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US Senator: Trade Advances Amid Problems

United States Senator Max Baucus of Montana yesterday positively commented on China's performance on its commitments to the World Trade Organization (WTO) while noting challenges lie ahead for Sino-US trade relations with new trade tensions simmering.

"Although much remains to be done, much progress has been made," the top Democrat on the US Senate Finance Committee said. The committee has jurisdiction over international trade issues in the senate.

By and large, the US Government and the American business community realize how much China has already accomplished, Baucus said. The growing US investment in China is a validation of his country's efforts in the past two years, he said in a speech yesterday during his visit to East China's Shanghai.

Baucus is leading a trade mission, mainly composed of business representatives from his home state. They have been visiting Asia since March 13 in a effort to open more markets to American products and establish more business connections that will help create US-based jobs.

Sources within the delegation revealed that it has been assured that China will purchase a significant amount of wheat from the largely rural state this year.

This is the Montana trade commission's first visit to Shanghai, officials said, and the state is also seeking business opportunities in transportation and telecommunications sectors, especially in the prospering East China area.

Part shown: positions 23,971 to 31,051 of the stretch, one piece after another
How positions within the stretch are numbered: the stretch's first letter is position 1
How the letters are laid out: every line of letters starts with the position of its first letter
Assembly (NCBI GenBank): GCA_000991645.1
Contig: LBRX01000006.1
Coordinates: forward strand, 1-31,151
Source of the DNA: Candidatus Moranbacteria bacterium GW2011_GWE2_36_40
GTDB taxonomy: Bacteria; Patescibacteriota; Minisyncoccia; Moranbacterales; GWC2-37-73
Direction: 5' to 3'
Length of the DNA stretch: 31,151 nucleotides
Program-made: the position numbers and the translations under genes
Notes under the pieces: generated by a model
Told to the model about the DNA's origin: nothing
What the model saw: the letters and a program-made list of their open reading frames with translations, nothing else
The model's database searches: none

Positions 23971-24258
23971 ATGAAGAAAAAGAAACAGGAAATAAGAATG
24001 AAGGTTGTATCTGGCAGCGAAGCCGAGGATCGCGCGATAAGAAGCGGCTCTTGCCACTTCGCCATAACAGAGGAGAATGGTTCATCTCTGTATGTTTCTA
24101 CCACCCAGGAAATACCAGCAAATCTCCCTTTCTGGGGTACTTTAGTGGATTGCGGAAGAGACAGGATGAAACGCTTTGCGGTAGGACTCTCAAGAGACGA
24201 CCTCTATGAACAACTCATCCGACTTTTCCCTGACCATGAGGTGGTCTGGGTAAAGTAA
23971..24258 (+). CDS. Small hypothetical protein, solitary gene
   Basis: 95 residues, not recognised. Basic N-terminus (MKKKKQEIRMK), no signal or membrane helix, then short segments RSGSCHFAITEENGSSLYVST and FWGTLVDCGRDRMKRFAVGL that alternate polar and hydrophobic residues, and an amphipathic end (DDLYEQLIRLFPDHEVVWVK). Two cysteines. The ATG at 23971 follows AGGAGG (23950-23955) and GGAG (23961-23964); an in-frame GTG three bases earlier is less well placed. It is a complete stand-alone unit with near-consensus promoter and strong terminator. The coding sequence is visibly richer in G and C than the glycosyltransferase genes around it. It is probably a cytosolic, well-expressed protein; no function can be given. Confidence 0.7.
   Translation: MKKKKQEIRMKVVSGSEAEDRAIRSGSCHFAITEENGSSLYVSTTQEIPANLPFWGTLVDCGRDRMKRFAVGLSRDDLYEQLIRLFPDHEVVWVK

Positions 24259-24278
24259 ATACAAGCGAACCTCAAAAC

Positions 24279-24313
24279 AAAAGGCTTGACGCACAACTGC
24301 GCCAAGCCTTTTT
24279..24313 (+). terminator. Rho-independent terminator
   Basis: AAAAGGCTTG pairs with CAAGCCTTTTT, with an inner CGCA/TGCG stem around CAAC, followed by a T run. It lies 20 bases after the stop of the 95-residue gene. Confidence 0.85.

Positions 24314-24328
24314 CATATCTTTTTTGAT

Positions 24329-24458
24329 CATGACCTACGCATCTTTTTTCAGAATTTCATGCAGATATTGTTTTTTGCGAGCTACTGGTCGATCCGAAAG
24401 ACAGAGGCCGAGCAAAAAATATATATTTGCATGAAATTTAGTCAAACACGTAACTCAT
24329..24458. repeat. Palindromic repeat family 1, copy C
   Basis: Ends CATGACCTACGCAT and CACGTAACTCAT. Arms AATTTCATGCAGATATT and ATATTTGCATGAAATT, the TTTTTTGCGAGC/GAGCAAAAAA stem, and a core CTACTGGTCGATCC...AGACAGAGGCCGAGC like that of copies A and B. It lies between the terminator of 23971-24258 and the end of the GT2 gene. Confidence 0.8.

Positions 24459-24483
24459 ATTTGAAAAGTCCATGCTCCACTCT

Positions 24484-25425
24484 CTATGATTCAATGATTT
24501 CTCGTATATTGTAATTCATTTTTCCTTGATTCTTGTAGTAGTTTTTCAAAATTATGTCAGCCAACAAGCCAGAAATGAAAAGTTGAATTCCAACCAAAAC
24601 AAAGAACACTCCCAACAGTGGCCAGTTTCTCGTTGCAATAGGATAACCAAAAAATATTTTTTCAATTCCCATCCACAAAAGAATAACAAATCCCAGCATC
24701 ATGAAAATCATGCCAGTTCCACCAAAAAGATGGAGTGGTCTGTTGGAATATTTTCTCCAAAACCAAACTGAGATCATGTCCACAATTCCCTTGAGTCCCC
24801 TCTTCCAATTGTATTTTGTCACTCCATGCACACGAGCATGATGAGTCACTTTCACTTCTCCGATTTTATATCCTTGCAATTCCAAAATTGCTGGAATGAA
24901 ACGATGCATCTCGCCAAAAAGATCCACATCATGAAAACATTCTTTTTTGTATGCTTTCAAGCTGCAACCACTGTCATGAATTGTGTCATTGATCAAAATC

Baucus also highlighted the issues of the re-valuation of China's currency and intellectual property rights as key areas of US concern.

Minister of Commerce Bo Xilai told Baucus on Tuesday in Beijing that China is willing to further expand US trade and welcomes US enterprises to participate in Chinese markets.

On the US trade deficit with China, Bo said China has noticed the US concerns and has adopted a series of measures to resolve the problem.

The senator also expressed his concerns about China's value-added taxes on semiconductor sales and market access issues raised by US procurement laws.

The United States has begun action at the World Trade Organization challenging Chinese tax policies that Washington believes are an unfair barrier to semiconductor imports, US Trade Representative Robert Zoellick said Thursday.

The action against China on semiconductors is the first case brought by any country against Beijing since it joined the WTO.

(China Daily March 19, 2004)

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